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The state of Catholic education: teacher and student experiences
The reality of serious problems in the Catholic school system came home to me under the following circumstances.
The Christian Brothers Province Leader announced - some four years ago - that the Congregation Leader was coming to Melbourne and he would be meeting eight or so young people from each of the eight Brothers senior secondary colleges in Victoria/Tasmania.
These young men would showcase the religious formation which they were receiving. Every Brother was asked to be present and the young VCE Year 12 leaders 'scrubbed up' well, speaking articulately, with each group giving an impressive power point presentation.
Every college group stressed their work for the marginalised poor: a food van here, assistance to a Homework Club there; Meals on Wheels for the elderly and teaching English to recent refugee arrivals from strife-torn places in Africa.
However, no speaker, not a single one, suggested that there was any other dimension to religious formation in a Brothers' secondary college. Belief, worship, lifestyle - none of these was mentioned. The touchy moral issues - such as the Catholic Church's teaching on abortion, the gay sex lifestyle, cloning embryos - were absent from discussion.
Moreover, no speaker gave the slightest impression that many other secondary schools, both state and independent, often have similar programs of outreach/social action to the poor and marginalised.
What then was the point of a Catholic school? Has Christ's message been reduced to nothing more than a modest, but useful contribution to relieving the physical pain of the poor? The spiritual needs of the under-privileged were not mentioned at all.
After the young people had finished, four Brothers executives also spoke. As with the Year 12 students not one mentioned any other dimension to the work of the colleges except concern for the marginalised in material terms alone.
When he spoke, the Congregation Leader mentioned, politely, some other levels of work for Brothers religious education in the secondary schools - in an understated way so as not to offend. He did suggest that there were other dimensions to a Brothers' college, appearing to mean, issues of belief, worship, lifestyle and the spiritual needs of the marginalised. But his remarks passed without comment.
Further light can be shed on the condition of Catholic schools from the students' perspective.
In 2007, the Australian Catholic Students Association (ACSA) had its most successful conference (ever) in Canberra with 350 young practising Catholics in attendance. Archbishop Charles Chaput of Denver was the keynote speaker (see August AD2000).
Over the previous year since the (associated) Victorian Catholic Students and Young Adults Conference there has been considerable activity in youthful Catholic circles with many young practising Catholics 'coming out of the woodwork' and associating themselves with various prayer groups and social life.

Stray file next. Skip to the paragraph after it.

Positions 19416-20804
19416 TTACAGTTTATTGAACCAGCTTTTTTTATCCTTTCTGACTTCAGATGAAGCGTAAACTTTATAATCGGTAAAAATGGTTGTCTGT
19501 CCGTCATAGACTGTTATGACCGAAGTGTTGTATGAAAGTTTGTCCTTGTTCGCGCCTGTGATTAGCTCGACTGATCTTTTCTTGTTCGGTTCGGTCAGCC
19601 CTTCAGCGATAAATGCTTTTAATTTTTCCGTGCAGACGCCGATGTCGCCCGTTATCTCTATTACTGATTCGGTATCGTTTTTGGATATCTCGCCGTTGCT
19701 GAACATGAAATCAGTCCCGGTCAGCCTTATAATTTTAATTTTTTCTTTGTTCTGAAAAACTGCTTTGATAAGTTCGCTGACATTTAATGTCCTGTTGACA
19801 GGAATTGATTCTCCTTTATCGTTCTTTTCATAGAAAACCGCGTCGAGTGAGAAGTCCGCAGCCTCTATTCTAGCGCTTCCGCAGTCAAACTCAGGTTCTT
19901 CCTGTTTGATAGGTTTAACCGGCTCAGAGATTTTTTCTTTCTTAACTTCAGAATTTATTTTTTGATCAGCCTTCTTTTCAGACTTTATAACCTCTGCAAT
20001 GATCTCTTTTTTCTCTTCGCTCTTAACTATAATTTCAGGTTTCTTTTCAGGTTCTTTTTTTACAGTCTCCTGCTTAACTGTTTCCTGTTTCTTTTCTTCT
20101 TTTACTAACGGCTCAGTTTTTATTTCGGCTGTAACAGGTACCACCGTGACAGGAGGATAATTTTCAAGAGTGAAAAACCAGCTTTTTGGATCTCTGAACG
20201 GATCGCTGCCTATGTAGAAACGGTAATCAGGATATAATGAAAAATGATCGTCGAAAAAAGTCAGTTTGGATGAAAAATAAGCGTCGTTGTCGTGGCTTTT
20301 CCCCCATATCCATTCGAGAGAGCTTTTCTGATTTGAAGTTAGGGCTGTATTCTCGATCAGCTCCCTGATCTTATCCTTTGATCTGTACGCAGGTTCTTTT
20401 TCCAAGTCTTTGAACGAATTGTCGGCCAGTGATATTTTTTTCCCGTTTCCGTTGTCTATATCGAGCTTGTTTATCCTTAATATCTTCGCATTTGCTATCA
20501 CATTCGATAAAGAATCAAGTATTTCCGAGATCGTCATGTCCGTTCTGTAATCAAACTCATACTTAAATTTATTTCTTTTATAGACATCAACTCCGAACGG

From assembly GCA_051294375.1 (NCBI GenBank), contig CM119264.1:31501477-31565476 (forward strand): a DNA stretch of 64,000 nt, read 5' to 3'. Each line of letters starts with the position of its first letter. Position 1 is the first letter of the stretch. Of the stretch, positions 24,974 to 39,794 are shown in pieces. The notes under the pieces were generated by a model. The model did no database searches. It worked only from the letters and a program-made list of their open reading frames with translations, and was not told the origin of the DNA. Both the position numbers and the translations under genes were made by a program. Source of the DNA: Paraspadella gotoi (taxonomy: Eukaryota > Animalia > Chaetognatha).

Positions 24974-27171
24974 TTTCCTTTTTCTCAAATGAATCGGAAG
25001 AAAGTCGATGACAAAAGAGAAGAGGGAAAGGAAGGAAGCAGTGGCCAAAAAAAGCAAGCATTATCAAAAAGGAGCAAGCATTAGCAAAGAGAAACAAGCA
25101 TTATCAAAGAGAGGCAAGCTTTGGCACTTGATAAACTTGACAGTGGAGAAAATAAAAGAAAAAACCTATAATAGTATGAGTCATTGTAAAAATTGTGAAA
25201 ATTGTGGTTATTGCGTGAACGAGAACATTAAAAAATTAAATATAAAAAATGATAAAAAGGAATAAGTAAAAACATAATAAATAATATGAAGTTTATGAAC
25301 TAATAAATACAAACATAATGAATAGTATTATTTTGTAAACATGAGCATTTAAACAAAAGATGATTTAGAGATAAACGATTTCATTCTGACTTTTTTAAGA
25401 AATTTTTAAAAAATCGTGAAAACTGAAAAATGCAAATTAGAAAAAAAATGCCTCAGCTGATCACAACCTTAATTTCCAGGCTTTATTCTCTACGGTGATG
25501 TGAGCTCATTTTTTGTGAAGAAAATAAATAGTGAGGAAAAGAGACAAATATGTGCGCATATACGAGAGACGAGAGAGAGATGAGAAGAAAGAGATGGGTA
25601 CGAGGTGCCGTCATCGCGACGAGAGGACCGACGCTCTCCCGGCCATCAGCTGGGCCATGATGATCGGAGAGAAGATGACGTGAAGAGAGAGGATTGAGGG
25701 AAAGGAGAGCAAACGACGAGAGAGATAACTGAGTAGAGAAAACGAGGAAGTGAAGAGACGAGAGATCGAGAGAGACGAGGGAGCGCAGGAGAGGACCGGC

Obviously, the approaching World Youth Day has been the catalyst for much of this activity, though not entirely.
The following would be a few examples in the Melbourne Archdiocese:
* SIX30 Thursday Holy Hours in St Patrick's Cathedral;
* Emmanuel Youth Suppers and other associated youth activities at the Hermits Retreat, St Anthony's Shrine, a Franciscan (Capuchin) Ministry;
* the ministries of the Disciples of Jesus Covenant Community and the Missionaries of God's Love in the eastern suburbs of Melbourne;
* the NET (National Evangelisation Teams) Ministry in senior secondary Catholic colleges directed from 260 Queens Parade, Clifton Hill, Vic;
* the Apologetics Evenings arranged at the Thomas More Centre, 582 Queensberry Street, North Melbourne.
This writer explored the background and attitudes of a number of young leaders in these groups in an informal way and was surprised by what was revealed. Many of the young leaders had never attended Catholic primary or secondary schools, and those who did had little good to report regarding their religious formation. In fact, not one has ever praised his/her Catholic formation in these places into which so many resources of the Catholic community have been poured over the past century or more.
Those who have attended Catholic primary and/or secondary schools almost invariably offer the following criticisms:
* the RE teacher(s) obviously wasn't a practising Catholic;
* there was an anti-Church, anti-Catholic aggro about the place among some teachers and some students;
* the religious education teacher(s) contradicted church teaching on the tough moral issues of the age;
* a good deal of time was spent on comparative religions with little on core Catholic matters such as the Mass and sacraments;
* there was a fascination with rhetorical, soft-Left political questions such as care for the environment without the slightest sense that there is a hierarchy of importance in moral matters and concern for the state of the earth is more a political question than a Catholic moral issue;
* the only area that could be endorsed readily was the concern for the least, the little and the lost in society viewed in material terms alone - a good thing as far as it goes.
Tackling these inadequacies will be a long-term project, which must take in programs of teacher formation, re-evangelisation in the parishes and closer monitoring of religion courses and resources in Catholic schools. But if the present situation is not addressed the decline in belief and practice of school-leavers will continue.
Br Barry Coldrey is an experienced teacher in Catholic secondary colleges and the author of numerous books and articles on religious issues.
Reprinted from AD2000 Vol 20 No 11 (December 2007 - January 2008), p. 6
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